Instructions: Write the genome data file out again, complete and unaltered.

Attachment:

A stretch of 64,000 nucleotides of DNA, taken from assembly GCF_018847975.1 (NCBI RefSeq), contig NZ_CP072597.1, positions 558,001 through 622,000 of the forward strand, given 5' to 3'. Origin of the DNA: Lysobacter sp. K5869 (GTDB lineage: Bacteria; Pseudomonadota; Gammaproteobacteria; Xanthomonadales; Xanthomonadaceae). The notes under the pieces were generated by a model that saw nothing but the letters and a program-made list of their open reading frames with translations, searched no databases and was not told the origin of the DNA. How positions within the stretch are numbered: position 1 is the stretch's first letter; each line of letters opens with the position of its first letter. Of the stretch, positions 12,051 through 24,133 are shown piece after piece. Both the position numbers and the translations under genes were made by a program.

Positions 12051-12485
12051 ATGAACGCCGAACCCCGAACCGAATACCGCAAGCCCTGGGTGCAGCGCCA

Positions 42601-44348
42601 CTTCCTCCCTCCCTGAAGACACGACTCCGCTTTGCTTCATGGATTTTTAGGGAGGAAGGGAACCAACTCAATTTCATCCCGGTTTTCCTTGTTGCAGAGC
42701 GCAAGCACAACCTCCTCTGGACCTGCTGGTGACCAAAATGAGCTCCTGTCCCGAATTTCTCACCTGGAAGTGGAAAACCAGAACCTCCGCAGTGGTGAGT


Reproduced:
A stretch of 64,000 nucleotides of DNA, taken from assembly GCF_018847975.1 (NCBI RefSeq), contig NZ_CP072597.1, positions 558,001 through 622,000 of the forward strand, given 5' to 3'. Origin of the DNA: Lysobacter sp. K5869 (GTDB lineage: Bacteria; Pseudomonadota; Gammaproteobacteria; Xanthomonadales; Xanthomonadaceae). The notes under the pieces were generated by a model that saw nothing but the letters and a program-made list of their open reading frames with translations, searched no databases and was not told the origin of the DNA. How positions within the stretch are numbered: position 1 is the stretch's first letter; each line of letters opens with the position of its first letter. Of the stretch, positions 12,051 through 24,133 are shown piece after piece. Both the position numbers and the translations under genes were made by a program.

Positions 12051-12485
12051 ATGAACGCCGAACCCCGAACCGAATACCGCAAGCCCTGGGTGCAGCGCCA

Positions 42601-44348
42601 CTTCCTCCCTCCCTGAAGACACGACTCCGCTTTGCTTCATGGATTTTTAGGGAGGAAGGGAACCAACTCAATTTCATCCCGGTTTTCCTTGTTGCAGAGC
42701 GCAAGCACAACCTCCTCTGGACCTGCTGGTGACCAAAATGAGCTCCTGTCCCGAATTTCTCACCTGGAAGTGGAAAACCAGAACCTCCGCAGTGGTGAGT